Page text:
Things to know before getting a deep tissue massage.
When undergoing a deep tissue massage, the therapist applies firm pressure to target deep layers of muscle and connective tissue.
It is mainly performed to help chronic aches and stiffness in specific parts of the body, to break down "knots" that can often block circulation and cause pain. Deep tissue massages can help the range of movement and decrease inflammation. Although this type of massage is more focused on reaching deep muscle tissue, soft strokes are also performed for relaxation, resembling a Swedish massage.
At the beginning of the massage, the therapist will apply softer pressure to to warm up the body and prepare the muscles for the stronger pressure.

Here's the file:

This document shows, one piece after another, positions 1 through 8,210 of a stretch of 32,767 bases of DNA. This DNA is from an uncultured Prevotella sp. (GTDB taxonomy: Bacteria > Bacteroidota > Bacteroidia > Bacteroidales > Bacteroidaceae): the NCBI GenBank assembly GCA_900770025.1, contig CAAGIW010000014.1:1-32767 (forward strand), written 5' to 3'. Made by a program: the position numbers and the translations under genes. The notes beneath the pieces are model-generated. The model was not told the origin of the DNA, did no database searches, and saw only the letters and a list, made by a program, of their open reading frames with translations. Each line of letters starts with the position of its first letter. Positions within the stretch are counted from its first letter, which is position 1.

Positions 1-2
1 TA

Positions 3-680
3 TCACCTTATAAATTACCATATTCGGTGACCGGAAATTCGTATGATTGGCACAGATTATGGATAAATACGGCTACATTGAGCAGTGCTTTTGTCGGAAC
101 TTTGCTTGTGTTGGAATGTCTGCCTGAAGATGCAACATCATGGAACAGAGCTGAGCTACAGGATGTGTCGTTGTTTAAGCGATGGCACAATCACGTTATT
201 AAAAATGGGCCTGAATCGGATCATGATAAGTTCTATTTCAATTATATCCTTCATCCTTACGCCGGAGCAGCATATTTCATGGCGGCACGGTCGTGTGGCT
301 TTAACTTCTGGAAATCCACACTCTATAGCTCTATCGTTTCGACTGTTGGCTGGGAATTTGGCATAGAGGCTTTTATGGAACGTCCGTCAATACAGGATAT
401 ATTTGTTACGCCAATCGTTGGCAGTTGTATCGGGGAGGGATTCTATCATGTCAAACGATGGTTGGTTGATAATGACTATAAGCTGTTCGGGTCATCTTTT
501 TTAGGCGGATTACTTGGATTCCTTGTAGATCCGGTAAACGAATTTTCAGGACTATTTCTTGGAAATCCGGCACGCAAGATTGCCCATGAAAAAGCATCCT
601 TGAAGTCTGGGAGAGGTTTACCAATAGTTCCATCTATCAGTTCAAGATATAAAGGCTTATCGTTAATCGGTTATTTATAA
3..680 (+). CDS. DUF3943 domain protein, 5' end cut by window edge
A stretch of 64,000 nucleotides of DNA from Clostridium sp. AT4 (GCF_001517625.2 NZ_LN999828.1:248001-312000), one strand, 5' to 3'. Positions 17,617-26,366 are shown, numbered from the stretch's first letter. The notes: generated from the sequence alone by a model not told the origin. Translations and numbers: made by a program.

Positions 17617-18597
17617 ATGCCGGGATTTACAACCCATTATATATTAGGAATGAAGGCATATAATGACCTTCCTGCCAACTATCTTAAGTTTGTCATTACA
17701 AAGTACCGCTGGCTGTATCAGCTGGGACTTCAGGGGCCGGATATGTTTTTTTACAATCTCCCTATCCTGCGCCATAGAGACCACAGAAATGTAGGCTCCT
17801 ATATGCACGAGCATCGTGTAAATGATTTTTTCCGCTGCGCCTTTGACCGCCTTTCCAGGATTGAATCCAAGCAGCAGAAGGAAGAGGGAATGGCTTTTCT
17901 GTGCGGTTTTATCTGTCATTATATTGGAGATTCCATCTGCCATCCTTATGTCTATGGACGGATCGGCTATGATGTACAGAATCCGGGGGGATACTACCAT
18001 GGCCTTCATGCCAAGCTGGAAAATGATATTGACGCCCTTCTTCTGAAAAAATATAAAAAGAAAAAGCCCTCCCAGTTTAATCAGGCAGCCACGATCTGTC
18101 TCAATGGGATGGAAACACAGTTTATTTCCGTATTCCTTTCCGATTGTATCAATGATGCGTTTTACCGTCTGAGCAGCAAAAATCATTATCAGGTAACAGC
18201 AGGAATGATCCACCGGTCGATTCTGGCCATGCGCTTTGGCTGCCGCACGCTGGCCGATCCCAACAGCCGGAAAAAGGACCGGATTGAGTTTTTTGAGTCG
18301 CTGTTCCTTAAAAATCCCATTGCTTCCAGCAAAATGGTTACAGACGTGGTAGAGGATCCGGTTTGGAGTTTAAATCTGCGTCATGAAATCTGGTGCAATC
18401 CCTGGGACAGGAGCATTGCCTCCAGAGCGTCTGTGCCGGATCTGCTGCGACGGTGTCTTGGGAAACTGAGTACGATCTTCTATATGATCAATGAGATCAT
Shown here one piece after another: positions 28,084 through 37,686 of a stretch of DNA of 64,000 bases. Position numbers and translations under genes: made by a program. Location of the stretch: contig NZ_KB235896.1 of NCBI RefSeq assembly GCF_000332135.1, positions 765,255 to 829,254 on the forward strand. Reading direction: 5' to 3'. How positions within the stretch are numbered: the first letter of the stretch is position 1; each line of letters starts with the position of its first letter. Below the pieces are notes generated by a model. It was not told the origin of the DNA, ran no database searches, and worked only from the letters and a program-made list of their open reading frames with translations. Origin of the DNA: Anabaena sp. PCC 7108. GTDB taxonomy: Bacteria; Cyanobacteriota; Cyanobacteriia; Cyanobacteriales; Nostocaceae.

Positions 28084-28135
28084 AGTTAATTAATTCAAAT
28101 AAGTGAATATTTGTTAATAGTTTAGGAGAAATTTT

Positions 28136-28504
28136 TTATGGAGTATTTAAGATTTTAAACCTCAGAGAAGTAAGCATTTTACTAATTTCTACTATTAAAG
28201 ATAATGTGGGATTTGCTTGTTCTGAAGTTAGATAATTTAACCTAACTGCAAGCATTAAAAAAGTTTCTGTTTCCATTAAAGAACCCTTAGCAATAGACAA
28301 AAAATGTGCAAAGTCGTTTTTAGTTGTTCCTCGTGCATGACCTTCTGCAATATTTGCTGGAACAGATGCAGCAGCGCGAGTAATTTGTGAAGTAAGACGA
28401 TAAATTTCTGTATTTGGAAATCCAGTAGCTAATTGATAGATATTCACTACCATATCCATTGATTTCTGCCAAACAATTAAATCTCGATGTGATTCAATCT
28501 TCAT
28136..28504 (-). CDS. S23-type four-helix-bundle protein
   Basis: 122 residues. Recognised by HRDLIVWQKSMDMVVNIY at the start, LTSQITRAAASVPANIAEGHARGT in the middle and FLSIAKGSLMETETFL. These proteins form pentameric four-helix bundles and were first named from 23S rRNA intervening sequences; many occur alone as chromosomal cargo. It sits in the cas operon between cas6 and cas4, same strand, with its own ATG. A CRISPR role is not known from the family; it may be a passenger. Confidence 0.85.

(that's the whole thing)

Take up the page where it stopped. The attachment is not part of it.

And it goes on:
Unlike other massage types, therapists performing a deep tissue massage may use their knuckles, elbows and forearms to reach the desired results.
You may feel some discomfort or pain during a deep tissue massage as the therapist works on problematic or stiff areas. The pain you might feel isn't always a sign that the massage is being successful, so make sure to monitor how you feel and inform your therapist if you would like softer pressure applied during the massage. It is common to feel light stiffness or soreness after a deep tissue massage, but it should calm down the next day.